Tuesday, January 27, 2009

NZ man's MP3 player holds US military files

A New Zealand man who bought an MP3 player from a thrift shop in Oklahoma found it held 60 U.S. military files, including names and telephone numbers for American soldiers, a media report said Tuesday.
TV One News said the 60 files contained personal details of U.S. soldiers, including some who had served in Afghanistan and Iraq. A New Zealand security expert said the information should not be in the public domain, but that it did not appear likely to affect U.S. national security.
The U.S. Embassy declined to comment on the incident.
Similar breaches occurred in Afghanistan in 2006, when U.S. investigators reportedly bought back stolen flash drives that contained sensitive military data from shops outside a main U.S. base in the Afghan city of Bagram.
Chris Ogle, 29, from the northern New Zealand city of Whangarei, said he bought the music player at a thrift shop in Oklahoma, and that he found the files when he linked the $18 device to his computer, TV One News reported.
The report did not say exactly where and when the device was purchased, and Ogle could not be reached by The Associated Press for comment Tuesday.
The private information about troops included U.S. Social Security numbers and even which female troops were pregnant, TV One reported.
Details of equipment deployed to bases in Afghanistan and a mission briefing were also found on some files, the report said, displaying names like "Bagram," a main U.S. base in Afghanistan, from the files on screen.
A TV One News reporter called some of the phone numbers listed in the files and found that some of them were still active.
Some of the files included a warning that the release of its contents is "prohibited by federal law."
Most of the files are dated 2005 so are unlikely to compromise U.S. national security, said Peter Cozens, director of Victoria University of Wellington's Strategic Studies Department.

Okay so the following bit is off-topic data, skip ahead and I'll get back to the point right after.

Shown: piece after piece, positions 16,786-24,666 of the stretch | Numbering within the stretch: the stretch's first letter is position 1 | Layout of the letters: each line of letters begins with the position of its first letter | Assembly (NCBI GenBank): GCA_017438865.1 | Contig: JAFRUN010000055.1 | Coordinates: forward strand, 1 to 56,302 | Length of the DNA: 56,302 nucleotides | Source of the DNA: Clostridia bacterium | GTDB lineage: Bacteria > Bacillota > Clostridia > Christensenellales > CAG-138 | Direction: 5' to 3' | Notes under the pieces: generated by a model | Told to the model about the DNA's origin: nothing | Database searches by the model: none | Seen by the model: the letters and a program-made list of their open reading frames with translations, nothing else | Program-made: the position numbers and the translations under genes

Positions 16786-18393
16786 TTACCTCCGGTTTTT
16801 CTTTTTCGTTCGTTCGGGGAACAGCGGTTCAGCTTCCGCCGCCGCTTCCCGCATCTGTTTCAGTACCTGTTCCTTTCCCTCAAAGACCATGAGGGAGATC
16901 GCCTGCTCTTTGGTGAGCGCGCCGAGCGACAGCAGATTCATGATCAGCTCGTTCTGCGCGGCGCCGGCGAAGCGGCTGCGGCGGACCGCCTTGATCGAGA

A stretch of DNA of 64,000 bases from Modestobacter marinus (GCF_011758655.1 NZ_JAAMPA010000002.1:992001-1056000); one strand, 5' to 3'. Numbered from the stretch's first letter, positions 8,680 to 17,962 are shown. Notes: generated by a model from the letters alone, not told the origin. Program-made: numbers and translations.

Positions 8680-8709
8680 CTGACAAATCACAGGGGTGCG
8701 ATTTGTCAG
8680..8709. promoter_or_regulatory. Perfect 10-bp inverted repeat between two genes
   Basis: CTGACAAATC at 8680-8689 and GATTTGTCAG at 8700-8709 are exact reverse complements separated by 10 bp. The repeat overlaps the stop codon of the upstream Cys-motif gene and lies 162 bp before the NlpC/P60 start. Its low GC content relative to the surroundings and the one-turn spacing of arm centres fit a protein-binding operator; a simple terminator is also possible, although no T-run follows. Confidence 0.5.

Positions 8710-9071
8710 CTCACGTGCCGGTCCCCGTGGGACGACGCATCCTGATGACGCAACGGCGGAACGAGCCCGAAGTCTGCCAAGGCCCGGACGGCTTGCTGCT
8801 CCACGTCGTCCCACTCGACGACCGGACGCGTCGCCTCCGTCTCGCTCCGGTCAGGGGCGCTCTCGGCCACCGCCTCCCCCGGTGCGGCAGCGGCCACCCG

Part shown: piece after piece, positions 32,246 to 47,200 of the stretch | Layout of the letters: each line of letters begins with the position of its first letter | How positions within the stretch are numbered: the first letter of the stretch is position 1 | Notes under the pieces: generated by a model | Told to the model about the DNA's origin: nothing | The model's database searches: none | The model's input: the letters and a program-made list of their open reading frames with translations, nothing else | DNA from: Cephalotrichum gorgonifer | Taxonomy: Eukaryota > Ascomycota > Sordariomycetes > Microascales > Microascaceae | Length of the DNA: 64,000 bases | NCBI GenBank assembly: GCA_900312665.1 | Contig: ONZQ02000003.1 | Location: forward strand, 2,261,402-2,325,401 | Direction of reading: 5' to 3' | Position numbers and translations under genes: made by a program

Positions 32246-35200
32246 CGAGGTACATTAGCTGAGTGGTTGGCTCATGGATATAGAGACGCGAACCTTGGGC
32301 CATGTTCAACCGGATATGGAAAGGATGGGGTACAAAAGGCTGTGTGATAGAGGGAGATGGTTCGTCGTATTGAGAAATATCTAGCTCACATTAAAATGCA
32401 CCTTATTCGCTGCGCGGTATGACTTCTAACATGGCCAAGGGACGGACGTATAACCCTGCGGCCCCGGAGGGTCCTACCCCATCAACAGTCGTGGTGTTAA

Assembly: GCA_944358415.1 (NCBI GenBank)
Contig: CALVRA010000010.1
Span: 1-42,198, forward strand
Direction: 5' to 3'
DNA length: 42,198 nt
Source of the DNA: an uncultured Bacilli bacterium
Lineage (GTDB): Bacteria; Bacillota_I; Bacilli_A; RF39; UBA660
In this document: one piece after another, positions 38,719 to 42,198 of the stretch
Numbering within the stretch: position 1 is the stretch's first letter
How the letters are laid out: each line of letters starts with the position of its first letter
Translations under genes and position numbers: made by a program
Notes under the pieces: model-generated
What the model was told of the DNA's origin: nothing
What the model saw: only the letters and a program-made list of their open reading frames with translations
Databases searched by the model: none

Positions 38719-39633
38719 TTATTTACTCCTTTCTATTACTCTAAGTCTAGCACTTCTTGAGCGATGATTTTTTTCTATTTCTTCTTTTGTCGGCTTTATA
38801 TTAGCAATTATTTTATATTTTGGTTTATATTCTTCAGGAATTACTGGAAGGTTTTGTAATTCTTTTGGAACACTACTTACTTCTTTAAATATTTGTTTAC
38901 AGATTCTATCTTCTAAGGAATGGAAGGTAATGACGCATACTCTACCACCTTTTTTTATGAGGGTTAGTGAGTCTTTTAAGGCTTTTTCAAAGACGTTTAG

"This is just slack administrative procedures which are indeed a cause of embarrassment," Cozens said. "It's the sort of thing which ought not really to be in the public domain."
Ogle told TV One News he would hand the files to U.S. officials if asked.
"The more I look at it, the more I see and the less I think I should be" looking, Ogle said.
Janine Burns, a spokeswoman for the U.S. Embassy in the capital, Wellington, told the AP, "We have nothing to add at this time."
She had no response to Ogle's offer to hand over the electronic files.
It's not the first time such data files have surfaced in public.
In 2006, shopkeepers outside the Bagram base said they were selling flash drives with U.S. military information that had been stolen by some of the 2,000 Afghans employed as cleaners, office staff and laborers at Bagram.
Included on some memory drives seen by AP at the time were the Social Security numbers of hundreds of soldiers, including four generals, and lists of troops who had completed nuclear, chemical and biological warfare training.
The Los Angeles Times also reported that some drives had classified military secrets, including maps, charts and intelligence reports that appeared to detail how Taliban and al-Qaida leaders had been using southwestern Pakistan as a planning and training base for attacks in Afghanistan.
Copyright 2009 The Associated Press. All rights reserved. This material may not be published, broadcast, rewritten or redistributed.

Thursday, January 22, 2009

White House stuck in "technological dark ages"

Obama might be keeping his BlackBerry, but his tech-savvy staffers are reportedly stunned by the West Wing's painfully antiquated gear, not to mention a constricting, Web 2.0-stifling catalog of security and record-keeping regulations.As this funny/sad story in the Washington Post reports, Obama's team arrived at the White House Tuesday to find only a handful of laptops, old PCs running outdated software, disconnected phone lines, and a series of rules and regulations that essentially forbid anything resembling Gmail, Twitter, Facebook, or AIM.

Indeed, as the Post points out, Obama's sleek new White House Web site is looking pretty weak right now, with only five posts (as of Thursday morning) on the official White House blog (including a "Hello World" post and a video of Obama's inaugural address, minus comments), a couple of executive orders, no pool reports, old bios and agenda items from the campaign, and a standard "Contact Us" Web form.

My favorite: The list of Cabinet appointments, all displayed in a basic HTML table circa 1996.

I'm sure the sketchy gear in the West Wing came as a rude shock to Obama's staff, which dazzled the nation during the campaign with its technical prowess and social-networking wizardry. But then again, government is probably one of the most tech-adverse institutions around, right up there with schools (pretty sad) and the legal community (oh, come on, Counselor—don't deny it).